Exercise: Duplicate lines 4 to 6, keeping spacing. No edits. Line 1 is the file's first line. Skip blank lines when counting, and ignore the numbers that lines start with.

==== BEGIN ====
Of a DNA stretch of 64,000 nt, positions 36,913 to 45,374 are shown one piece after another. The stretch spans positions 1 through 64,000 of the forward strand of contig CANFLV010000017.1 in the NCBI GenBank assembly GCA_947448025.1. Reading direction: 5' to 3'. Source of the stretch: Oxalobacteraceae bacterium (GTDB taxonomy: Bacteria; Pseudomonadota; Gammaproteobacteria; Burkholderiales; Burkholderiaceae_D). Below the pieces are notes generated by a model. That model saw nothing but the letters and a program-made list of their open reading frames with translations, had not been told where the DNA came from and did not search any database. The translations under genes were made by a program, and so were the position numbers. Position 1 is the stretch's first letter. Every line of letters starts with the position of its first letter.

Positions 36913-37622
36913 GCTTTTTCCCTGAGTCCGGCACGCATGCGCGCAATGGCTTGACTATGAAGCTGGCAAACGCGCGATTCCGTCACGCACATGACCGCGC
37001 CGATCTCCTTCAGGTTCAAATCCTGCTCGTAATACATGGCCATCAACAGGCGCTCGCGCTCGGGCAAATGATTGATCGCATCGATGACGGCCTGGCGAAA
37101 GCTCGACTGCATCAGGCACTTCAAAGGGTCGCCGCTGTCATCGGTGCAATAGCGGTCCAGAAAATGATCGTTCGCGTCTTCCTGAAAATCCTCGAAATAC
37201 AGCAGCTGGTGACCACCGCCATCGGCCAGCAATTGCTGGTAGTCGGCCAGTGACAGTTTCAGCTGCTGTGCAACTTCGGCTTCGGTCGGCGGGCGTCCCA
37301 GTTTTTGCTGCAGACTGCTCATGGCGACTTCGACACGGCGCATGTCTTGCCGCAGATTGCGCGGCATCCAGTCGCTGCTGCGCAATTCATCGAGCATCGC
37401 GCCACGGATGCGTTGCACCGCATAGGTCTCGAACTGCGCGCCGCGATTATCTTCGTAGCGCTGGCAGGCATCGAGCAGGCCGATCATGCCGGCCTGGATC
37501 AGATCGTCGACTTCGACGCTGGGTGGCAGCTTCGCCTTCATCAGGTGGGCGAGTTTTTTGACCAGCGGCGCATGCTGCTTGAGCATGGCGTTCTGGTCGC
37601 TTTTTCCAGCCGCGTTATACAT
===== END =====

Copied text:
37001 CGATCTCCTTCAGGTTCAAATCCTGCTCGTAATACATGGCCATCAACAGGCGCTCGCGCTCGGGCAAATGATTGATCGCATCGATGACGGCCTGGCGAAA
37101 GCTCGACTGCATCAGGCACTTCAAAGGGTCGCCGCTGTCATCGGTGCAATAGCGGTCCAGAAAATGATCGTTCGCGTCTTCCTGAAAATCCTCGAAATAC
37201 AGCAGCTGGTGACCACCGCCATCGGCCAGCAATTGCTGGTAGTCGGCCAGTGACAGTTTCAGCTGCTGTGCAACTTCGGCTTCGGTCGGCGGGCGTCCCA